The driver of the SUV, a 40-year-old Cambridge man, is still in critical condition, and may not survive. His three passengers suffered non-life-threatening injuries; one has been released from hospital, according to the OPP, which has not released the names of the victims, at the request of the families.

The accident sent a shockwave through the local minor hockey community. The team has been coping day-by-day, and has been working through the tragedy together, said their coach, Ken Jeysman, who lives in Freelton.

Since the accident, the team has been together nearly every day.

"The kids said they wanted to keep together," said Jeysman. Although they dropped out of a recent tournament, they've met to attend group counseling sessions, and have spent time together on the ice. They also attended the visitation and funeral services as a team earlier this week.

"It's tough for a 13-year-old to see something like this happen to a friend," said Jeysman.

Although it's been hard on the team, Jeysman feels they're coping well with the loss. "They're coming along, step by step," he said. "They're coping with one of their friends not being there."

Francesco was a quiet, considerate person, who was well liked by his team, said Jeysman. "He always had a knack for saying the right things at the right time. He was a very good hockey player, but an even better young man."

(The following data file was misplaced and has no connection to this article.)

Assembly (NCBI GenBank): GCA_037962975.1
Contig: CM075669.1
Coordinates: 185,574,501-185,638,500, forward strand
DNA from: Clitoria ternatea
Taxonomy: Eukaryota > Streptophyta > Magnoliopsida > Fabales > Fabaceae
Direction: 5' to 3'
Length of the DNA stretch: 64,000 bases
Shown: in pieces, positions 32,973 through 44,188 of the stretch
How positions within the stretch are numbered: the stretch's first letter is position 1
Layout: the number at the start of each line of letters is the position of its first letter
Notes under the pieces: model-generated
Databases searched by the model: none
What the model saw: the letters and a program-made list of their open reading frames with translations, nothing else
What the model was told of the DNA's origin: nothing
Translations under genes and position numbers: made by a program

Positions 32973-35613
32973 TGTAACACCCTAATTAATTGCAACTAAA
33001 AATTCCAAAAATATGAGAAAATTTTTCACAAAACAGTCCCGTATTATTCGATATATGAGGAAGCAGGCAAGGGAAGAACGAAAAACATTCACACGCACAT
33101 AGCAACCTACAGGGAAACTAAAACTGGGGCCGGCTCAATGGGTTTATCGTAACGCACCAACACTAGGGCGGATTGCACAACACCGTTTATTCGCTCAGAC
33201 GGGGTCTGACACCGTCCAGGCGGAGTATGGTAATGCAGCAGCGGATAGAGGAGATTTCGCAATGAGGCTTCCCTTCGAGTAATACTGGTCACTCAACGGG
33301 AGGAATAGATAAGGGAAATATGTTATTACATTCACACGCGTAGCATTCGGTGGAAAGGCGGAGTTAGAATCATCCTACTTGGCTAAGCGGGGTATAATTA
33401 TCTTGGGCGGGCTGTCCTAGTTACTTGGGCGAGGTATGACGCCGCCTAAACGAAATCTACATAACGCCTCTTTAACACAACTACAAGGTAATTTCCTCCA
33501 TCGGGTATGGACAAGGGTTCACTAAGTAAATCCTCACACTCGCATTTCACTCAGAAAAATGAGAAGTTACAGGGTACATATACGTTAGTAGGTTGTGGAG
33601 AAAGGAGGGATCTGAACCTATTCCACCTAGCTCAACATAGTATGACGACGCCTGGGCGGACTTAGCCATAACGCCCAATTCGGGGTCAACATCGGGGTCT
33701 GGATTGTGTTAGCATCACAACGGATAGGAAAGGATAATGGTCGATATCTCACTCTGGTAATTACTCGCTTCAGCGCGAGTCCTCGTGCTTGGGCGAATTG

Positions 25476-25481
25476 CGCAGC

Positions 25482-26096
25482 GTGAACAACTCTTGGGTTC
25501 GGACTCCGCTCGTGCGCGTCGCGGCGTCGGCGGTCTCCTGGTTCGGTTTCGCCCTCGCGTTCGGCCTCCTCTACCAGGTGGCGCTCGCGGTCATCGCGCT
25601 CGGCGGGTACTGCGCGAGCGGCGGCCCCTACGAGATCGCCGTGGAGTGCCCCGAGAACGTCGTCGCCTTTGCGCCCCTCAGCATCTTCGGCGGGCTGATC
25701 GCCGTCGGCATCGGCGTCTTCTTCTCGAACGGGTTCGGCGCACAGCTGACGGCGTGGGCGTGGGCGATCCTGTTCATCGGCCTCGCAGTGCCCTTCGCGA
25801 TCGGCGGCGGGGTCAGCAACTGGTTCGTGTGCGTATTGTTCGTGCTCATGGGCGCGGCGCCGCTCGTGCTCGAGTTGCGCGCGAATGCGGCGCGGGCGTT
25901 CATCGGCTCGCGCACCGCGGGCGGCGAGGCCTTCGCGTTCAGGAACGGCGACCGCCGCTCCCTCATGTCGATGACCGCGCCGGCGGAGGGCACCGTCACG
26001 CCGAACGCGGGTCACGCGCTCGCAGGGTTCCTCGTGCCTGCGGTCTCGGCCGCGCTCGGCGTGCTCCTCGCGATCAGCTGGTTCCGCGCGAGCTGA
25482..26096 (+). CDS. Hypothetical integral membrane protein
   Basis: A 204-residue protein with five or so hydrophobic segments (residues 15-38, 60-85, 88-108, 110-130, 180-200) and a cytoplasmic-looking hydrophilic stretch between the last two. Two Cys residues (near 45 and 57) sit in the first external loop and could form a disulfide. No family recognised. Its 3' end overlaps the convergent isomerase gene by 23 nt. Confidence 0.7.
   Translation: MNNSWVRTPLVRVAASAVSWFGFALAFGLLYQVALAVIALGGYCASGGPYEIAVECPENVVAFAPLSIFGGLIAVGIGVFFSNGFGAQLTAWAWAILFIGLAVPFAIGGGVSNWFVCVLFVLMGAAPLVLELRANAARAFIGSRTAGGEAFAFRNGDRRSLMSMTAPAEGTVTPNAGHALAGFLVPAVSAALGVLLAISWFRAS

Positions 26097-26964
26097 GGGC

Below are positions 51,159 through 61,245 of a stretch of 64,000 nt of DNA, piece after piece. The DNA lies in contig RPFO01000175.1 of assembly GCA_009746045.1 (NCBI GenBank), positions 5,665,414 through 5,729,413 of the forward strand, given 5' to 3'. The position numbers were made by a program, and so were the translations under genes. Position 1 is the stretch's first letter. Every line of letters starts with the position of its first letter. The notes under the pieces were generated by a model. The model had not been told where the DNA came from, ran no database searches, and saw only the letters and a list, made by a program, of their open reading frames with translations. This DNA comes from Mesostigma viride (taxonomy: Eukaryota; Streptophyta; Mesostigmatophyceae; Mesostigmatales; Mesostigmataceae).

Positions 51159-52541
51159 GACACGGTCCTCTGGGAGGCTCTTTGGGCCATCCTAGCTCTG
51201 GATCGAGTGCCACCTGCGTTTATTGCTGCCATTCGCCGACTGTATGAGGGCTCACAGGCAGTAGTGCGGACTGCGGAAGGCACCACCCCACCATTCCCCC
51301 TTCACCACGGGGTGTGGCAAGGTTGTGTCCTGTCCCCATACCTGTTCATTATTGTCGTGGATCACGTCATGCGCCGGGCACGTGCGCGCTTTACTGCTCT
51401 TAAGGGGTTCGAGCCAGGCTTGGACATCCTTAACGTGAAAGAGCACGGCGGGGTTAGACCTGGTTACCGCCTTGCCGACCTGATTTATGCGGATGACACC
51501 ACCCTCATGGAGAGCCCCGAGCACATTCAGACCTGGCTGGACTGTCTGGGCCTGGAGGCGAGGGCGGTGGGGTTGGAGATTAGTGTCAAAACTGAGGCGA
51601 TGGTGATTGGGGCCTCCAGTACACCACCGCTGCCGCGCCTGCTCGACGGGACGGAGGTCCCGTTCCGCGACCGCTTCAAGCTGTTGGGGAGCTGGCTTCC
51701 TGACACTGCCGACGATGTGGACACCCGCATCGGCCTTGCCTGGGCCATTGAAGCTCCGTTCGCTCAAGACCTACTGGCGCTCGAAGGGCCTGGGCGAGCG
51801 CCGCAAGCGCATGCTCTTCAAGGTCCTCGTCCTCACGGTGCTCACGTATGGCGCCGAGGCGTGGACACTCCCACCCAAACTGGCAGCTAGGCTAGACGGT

To honour Francesco's memory, every player in the league now wears a black emblem with a white number 11 - Francesco's number - sewn to the left shoulder of their jersey.

The accident has renewed debate over the safety of Hwy. 6, often dubbed "Killer 6." Many local residents and associations have called for snow fencing to prevent this kind of tragedy.

Ward 15 councillor Margaret McCarthy's office has submitted a request to the Ministry of Transportation to erect snow fencing, but admits there's no simple solution to the safety conditions of the highway, which connects Hwys. 401 and 403.

According to Sergeant Pivar of the Burlington OPP, who was on scene the night of the accident, there are many accidents on the road, but many can be prevented by drivers slowing down.

"Hwy. 6 connects the 401 and the 403. When people get on it, they don't realize that it's not the same level of road," he said.

However, the cause of this accident was not speed-related; there was no evidence of speeding by either driver.

"Both north and south of the site, it was dry pavement, but the winds were strong. This poor mother was driving properly, but she hit snow. It probably blinded her, and she lost control for whatever reason.

"It's one of those unfortunate things," Pivar said.